When Monika Scheele Knight first told me about her book, I was only paying attention to the travelling. I felt it was a very ambitious – perhaps too ambitious – task to undertake with an autistic child. Easier to stay at home, I thought. But, each to their own.
German Monika lives in Berlin with her American husband Scott and their 13-year-old son John. Her book about travelling with John is self published (at least the English version, as I understand it), and exists in two languages. Once I’d begun reading, I had to ask her what language they use at home, feeling it unlikely they could be bilingual with a mostly non-verbal boy. Her reply was that John does understand some English, as it’s what she and Scott use, so she reckons he is a non-speaking bilingual child.
As soon as I had started reading, I also understood why they travelled, and why Monika needed to write about it. After meeting the mother of a 30-year-old autistic son who refuses to go out, effectively imprisoning her in the home, Monika vowed to travel with John to try and prevent that fate for herself. As a toddler John was reasonably willing to go out, if it was on his terms.
So she set off for Rhodes for a week on her own with John, and it went well. What I particularly like is the way Monika and Scott realise they need to take things slowly and not force John (unless absolutely necessary), which means holidays where they occasionally do ‘nothing’ or just a little, like eating lunch bought in the local shop in a deserted children’s playground.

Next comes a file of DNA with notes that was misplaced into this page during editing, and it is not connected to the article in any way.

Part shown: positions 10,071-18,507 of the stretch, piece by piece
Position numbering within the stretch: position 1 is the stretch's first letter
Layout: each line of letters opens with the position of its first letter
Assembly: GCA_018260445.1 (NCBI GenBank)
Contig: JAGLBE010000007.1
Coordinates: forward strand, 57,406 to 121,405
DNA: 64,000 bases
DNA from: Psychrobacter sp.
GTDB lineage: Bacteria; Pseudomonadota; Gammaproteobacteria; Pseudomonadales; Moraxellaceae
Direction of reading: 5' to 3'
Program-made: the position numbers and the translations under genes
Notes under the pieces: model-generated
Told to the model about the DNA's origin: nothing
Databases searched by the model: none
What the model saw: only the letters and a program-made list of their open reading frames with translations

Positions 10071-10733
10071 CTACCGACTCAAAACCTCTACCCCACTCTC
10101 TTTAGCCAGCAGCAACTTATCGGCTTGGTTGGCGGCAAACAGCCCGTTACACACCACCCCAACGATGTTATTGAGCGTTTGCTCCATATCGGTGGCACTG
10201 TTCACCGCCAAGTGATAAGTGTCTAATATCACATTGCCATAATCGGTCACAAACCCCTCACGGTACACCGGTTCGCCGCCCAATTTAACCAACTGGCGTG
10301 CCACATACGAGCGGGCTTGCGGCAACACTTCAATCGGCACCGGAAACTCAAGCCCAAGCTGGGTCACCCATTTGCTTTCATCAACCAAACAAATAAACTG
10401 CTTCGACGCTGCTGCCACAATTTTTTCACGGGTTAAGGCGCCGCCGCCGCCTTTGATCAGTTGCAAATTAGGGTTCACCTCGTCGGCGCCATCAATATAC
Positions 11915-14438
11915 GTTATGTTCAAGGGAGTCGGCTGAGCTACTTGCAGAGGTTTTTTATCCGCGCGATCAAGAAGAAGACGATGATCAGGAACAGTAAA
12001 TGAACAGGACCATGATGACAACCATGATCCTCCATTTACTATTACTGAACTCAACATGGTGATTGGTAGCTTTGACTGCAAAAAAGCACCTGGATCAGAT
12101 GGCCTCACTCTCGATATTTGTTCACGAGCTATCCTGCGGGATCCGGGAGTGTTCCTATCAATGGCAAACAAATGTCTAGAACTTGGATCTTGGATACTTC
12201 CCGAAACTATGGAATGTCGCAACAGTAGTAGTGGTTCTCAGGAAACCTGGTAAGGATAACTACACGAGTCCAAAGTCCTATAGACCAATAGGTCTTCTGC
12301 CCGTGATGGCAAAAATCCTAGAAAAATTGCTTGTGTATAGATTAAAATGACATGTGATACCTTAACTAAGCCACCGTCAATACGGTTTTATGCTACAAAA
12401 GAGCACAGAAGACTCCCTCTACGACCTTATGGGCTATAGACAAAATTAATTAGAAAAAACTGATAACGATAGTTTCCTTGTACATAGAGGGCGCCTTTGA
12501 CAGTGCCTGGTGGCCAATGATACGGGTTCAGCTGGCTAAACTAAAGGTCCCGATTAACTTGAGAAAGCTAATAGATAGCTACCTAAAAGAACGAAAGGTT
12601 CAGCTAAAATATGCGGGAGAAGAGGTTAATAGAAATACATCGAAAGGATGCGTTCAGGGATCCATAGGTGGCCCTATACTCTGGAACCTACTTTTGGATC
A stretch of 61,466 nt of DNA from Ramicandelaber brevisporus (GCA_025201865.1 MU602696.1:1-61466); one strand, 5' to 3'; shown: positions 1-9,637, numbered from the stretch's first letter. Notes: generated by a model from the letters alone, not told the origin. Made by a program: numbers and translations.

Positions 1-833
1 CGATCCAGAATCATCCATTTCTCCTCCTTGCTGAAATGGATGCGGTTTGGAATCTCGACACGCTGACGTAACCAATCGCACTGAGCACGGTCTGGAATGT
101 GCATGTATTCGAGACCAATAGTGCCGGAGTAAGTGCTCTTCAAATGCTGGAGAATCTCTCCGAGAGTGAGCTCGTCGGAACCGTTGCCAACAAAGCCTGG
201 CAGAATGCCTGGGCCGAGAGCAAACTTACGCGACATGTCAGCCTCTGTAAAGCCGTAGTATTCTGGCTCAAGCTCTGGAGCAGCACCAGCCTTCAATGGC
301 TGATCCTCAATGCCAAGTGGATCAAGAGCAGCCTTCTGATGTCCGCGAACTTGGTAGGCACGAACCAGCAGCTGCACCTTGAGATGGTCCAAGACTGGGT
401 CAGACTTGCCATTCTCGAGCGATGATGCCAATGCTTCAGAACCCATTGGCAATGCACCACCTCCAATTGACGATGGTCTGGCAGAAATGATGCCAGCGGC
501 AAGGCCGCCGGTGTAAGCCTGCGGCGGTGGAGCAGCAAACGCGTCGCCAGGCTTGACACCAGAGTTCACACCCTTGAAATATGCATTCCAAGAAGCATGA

And it’s not just about travelling. In each chapter about a different place they visited, Monika writes about John’s autism in general, how he develops, and what life with an autistic child is like in Germany (much better than in many other countries, I’d say). She muses about various theories, as well as the history of autism, and the murder of handicapped people in the war, and how people treat them when they are out and about. The older John gets, the easier it becomes for strangers to realise he’s behaving oddly because he is not normal, rather than being a badly brought up child.
(This rather lovely photo of a smiling John, in Holland, was taken almost immediately after a major meltdown, which is such an autistic way for things to work out. I have borrowed the picture from Monika’s blog, as it was used for the back cover of the book.)
You feel exhausted following the family round Europe. All the driving, or having meltdowns in airports, or moving things out of John’s reach, or stopping him from hurting himself, seem like an endless lot of hard work with no respite. And I’m sorry their experience of Sweden was so poor.
I find case histories irresistible, and this book is one big case history. Very interesting and very inspiring.